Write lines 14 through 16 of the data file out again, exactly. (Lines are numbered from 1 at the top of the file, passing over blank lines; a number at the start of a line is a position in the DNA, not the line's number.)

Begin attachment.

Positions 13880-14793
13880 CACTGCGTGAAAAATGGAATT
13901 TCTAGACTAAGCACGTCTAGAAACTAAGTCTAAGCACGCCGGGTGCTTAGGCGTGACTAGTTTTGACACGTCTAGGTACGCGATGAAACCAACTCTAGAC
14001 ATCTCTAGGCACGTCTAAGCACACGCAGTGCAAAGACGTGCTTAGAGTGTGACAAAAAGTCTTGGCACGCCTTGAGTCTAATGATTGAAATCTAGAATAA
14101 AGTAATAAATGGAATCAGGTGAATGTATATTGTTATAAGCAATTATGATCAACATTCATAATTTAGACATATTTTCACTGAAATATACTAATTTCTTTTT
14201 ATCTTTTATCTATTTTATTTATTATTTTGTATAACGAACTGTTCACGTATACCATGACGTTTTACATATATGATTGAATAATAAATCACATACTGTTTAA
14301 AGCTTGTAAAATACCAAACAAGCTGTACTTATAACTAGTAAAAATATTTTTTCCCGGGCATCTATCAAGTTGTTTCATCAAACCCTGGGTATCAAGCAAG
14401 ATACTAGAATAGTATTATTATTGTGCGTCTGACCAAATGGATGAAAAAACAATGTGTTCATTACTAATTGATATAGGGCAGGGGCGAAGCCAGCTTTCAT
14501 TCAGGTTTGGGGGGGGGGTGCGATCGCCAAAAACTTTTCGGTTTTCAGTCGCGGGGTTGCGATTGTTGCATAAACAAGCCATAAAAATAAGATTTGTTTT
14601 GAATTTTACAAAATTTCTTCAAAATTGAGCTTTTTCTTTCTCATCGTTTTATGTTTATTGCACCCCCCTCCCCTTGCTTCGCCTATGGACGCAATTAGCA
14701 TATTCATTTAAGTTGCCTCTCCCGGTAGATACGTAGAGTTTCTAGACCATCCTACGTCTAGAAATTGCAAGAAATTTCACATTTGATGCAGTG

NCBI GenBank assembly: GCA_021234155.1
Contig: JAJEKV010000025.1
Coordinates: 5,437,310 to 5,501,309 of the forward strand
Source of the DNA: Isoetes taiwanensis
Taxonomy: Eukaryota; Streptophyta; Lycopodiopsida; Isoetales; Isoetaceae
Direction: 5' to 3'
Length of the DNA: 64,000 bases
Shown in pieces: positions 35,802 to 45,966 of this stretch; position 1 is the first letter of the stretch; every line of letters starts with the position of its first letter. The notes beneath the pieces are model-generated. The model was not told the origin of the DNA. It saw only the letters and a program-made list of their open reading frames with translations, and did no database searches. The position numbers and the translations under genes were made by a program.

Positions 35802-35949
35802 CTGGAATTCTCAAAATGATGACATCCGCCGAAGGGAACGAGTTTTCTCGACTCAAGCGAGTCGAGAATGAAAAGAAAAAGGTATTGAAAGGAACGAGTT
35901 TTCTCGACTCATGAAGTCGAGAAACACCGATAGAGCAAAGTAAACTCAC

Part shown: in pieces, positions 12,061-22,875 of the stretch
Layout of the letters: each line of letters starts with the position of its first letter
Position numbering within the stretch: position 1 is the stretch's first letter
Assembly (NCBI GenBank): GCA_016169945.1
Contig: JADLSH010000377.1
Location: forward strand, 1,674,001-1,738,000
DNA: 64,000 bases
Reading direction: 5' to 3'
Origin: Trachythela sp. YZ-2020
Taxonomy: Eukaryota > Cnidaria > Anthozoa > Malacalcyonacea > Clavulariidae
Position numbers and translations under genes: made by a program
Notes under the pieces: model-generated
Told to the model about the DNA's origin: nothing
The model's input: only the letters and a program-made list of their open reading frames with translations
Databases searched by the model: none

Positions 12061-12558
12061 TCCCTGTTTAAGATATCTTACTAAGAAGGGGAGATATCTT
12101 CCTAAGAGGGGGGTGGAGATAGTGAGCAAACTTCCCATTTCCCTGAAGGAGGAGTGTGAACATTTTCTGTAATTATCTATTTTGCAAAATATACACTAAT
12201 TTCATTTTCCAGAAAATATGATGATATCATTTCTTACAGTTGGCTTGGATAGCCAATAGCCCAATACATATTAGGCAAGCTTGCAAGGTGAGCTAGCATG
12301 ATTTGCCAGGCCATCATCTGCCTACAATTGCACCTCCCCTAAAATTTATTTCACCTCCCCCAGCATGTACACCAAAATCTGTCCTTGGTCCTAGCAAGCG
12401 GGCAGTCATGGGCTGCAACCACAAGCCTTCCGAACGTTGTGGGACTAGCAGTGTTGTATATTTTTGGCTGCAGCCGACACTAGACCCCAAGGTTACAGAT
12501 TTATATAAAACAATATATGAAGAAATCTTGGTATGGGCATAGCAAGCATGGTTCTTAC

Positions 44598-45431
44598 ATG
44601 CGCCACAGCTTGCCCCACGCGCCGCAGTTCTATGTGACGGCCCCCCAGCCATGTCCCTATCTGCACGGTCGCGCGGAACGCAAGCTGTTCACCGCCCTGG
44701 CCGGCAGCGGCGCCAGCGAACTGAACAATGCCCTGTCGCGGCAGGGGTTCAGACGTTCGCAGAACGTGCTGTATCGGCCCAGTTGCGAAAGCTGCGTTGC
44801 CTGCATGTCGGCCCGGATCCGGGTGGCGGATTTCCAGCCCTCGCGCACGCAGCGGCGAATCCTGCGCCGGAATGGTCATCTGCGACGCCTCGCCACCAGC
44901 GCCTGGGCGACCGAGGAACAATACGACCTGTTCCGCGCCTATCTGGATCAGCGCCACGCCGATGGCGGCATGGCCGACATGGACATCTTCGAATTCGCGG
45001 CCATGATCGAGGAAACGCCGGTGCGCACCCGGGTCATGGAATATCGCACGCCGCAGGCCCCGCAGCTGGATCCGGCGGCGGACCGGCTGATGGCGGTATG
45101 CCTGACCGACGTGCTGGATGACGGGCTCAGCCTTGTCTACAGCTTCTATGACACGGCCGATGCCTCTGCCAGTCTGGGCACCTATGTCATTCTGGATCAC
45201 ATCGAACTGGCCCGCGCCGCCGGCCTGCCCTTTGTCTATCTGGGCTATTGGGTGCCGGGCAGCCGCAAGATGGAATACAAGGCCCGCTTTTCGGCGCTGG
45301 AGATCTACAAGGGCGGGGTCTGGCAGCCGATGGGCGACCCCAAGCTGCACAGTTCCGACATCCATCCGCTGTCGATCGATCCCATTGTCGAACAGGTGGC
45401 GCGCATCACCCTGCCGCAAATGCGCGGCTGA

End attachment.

Coordinates: 5,437,310 to 5,501,309 of the forward strand
Source of the DNA: Isoetes taiwanensis
Taxonomy: Eukaryota; Streptophyta; Lycopodiopsida; Isoetales; Isoetaceae